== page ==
New heart disease risk tool finds 40% fewer people need statins: Study

A new risk assessment for heart disease found that 40% fewer people would meet the criteria for a statin prescription, NBC News reported June 11.

A study, published by researchers at the University of Pittsburgh in JAMA Internal Medicine, compared the results from PREVENT, a new heart disease risk calculator that was released by the American Heart Association last year, and the 2013 guidelines from the American Heart Association and the American College of Cardiology, the current standard. The study looked at data from 3,785 adults ages 40 to 75 who participated in the National Health and Nutrition Examination Survey.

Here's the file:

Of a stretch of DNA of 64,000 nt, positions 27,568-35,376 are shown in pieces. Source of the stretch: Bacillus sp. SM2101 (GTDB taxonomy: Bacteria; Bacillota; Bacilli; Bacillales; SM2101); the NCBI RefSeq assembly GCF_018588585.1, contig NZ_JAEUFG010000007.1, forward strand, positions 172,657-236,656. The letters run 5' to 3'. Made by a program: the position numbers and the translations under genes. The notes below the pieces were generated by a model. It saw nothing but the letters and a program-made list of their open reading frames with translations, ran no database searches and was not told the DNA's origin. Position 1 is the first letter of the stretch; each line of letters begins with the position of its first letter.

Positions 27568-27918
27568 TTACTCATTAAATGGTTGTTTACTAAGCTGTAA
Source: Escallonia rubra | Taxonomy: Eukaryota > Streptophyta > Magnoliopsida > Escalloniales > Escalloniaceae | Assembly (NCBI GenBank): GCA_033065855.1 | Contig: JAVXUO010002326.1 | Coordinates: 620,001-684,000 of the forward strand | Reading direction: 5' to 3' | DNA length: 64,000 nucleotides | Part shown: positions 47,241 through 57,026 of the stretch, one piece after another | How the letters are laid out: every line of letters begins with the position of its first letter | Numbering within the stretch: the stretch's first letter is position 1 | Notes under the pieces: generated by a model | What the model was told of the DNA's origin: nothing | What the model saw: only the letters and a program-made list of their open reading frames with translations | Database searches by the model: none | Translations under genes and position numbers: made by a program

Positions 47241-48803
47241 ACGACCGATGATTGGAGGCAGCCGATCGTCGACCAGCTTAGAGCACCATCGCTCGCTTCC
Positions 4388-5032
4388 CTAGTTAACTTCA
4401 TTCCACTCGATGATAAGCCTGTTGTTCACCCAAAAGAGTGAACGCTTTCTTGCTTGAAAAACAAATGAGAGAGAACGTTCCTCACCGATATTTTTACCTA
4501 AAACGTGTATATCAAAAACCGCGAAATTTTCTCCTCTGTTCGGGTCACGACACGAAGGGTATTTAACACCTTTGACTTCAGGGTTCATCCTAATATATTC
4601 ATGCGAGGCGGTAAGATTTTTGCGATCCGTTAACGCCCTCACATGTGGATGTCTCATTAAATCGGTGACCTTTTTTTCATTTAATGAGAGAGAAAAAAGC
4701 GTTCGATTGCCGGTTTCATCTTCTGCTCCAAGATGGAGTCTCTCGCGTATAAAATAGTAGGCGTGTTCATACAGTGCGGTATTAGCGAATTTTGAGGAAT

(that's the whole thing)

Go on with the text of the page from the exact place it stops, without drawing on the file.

The 10-year risk of developing heart disease determined by the new assessment was about half that of the older guidelines — meaning some 4 million people in the U.S. who currently take statins for primary prevention may not need them, the study authors said.

The new assessment, which was developed to be more accurate, removed race from the calculation and replaced it with a person's ZIP code, included factors such as kidney disease, obesity and a marker of poor blood sugar control, and calculated risk separately for men and women. 

With the new risk calculator, there will need to be new guidelines to go with it, Sadiya Khan, MD, chair of the committee for PREVENT development and a professor of cardiovascular epidemiology at the Chicago-based Northwestern University Feinberg School of Medicine, told NBC.

"Risk models don't determine who is recommended to take statins, guidelines do," Dr. Khan said. "I think the most important thing is the determination of when it will be recommended to initiate statins. That has not been decided yet."

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